Public Health Advocates Say Administration’s New Action Plan Against Childhood Lead Is Faulty
While welcoming the EPA's attention to lead contamination, critics faulted the plan for lacking deadlines for regulatory or enforcement action. News on unsafe drinking water comes out of Detroit, also.
The Associated Press:
US Debuts Childhood-Lead Plan That Critics Say Falls Short
The Trump administration released an "action plan" Wednesday against devastating childhood exposure to lead, but critics said it held little new to protect millions of American children living with high levels of the metal. Children in at least 4 million American households are exposed to high levels of lead, including through old, chipped lead-based paint, or contaminated dust and soil, water and air, according to the federal Centers for Disease Control and Prevention. A half-million children ages 5 or younger have blood-borne lead at levels that should trigger public-health intervention, the CDC said. (Knickmeyer, 12/19)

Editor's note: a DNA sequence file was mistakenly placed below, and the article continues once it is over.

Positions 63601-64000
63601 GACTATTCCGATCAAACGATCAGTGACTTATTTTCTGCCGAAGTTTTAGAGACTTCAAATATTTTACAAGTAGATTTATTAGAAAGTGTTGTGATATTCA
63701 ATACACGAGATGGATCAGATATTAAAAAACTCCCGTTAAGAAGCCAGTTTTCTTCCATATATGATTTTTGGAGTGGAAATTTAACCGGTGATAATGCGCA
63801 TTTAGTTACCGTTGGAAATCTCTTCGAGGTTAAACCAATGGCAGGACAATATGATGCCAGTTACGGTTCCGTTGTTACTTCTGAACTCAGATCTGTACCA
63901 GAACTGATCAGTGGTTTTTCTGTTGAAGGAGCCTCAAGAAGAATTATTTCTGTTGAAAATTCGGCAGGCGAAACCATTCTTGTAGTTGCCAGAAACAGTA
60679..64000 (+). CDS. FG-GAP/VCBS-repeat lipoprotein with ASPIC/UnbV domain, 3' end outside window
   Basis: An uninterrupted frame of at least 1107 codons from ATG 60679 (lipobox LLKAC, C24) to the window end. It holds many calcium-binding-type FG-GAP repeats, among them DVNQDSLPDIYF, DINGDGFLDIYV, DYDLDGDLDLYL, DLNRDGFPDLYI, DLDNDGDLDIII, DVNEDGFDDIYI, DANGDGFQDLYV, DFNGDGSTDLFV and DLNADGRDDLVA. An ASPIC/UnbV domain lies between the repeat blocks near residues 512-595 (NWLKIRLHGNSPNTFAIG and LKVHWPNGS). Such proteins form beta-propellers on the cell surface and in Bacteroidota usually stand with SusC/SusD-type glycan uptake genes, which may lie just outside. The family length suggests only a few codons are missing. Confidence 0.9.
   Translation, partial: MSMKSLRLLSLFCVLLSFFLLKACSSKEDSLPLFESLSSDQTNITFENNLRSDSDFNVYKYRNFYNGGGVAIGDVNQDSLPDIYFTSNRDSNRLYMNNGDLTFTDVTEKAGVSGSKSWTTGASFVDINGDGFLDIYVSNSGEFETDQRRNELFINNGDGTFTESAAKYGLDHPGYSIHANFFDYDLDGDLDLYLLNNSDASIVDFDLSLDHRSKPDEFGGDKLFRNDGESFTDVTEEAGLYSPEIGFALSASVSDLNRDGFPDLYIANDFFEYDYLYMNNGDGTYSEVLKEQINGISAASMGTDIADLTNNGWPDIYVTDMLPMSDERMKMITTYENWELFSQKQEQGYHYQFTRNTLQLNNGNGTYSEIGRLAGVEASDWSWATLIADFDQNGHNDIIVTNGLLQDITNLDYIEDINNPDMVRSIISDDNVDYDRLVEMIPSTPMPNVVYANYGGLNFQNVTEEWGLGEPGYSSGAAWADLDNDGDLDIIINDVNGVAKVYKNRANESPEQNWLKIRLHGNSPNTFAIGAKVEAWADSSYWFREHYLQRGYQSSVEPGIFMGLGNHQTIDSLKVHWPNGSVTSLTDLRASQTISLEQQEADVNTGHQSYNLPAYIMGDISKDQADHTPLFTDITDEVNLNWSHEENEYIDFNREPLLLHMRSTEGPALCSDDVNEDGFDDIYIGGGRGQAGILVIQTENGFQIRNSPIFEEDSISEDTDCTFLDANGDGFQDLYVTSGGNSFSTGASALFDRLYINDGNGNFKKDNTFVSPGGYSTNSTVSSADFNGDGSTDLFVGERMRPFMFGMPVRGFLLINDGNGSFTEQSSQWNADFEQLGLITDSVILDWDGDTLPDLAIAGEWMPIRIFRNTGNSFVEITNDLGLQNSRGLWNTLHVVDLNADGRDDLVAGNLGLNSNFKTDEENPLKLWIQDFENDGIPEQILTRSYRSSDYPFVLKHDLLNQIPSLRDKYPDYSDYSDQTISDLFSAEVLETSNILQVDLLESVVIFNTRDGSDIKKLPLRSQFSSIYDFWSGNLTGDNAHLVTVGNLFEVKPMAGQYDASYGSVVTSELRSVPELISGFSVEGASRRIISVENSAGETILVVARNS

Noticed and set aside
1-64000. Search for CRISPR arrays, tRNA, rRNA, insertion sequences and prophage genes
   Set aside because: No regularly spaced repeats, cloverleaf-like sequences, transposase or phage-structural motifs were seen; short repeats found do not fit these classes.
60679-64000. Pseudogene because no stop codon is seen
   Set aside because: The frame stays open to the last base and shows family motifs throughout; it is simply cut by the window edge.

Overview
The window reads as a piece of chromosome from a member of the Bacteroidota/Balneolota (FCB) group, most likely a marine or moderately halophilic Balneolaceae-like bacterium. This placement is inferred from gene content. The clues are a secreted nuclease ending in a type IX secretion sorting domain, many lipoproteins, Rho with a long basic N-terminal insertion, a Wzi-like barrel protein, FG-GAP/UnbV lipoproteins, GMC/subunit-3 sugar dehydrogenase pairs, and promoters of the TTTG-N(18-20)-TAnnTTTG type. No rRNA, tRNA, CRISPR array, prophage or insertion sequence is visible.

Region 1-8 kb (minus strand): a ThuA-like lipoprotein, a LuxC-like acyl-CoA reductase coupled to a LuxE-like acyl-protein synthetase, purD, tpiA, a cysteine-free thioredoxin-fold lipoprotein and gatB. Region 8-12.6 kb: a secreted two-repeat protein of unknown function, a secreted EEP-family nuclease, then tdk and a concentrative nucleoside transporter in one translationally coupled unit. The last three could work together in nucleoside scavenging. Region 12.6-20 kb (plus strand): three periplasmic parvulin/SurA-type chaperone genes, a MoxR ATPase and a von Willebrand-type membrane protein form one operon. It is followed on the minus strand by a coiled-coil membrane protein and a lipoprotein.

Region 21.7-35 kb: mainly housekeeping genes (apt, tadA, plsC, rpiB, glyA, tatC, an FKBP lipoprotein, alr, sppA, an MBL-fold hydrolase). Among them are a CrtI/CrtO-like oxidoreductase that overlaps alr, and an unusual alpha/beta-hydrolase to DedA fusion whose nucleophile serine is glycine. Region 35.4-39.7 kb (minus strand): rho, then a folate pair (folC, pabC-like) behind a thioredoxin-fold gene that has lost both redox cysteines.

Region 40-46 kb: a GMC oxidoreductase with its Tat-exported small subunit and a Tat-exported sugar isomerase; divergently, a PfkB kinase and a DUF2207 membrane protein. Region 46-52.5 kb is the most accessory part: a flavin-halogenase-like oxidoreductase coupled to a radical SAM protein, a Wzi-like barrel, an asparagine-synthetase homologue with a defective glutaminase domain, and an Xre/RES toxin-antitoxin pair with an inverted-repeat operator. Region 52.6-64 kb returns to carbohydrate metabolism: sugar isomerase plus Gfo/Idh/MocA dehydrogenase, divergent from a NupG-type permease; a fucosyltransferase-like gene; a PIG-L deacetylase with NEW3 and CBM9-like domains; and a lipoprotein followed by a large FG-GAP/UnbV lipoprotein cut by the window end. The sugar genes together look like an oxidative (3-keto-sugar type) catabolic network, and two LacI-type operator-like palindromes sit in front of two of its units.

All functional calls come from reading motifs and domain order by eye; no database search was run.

The Washington Post:
In Detroit, One School Leader’s Reaction To Lead In The Water: Shut Off The Taps
The results landed on Nikolai Vitti’s desk on a late summer afternoon, days before Detroit’s nearly 50,000 public school students would return to class. The findings were definitive and disturbing: In initial tests, two-thirds of schools showed alarming levels of lead in the water. It was the latest in a growing list of crises for Detroit’s new schools superintendent, barely a year into his job. (Dennis, 12/19)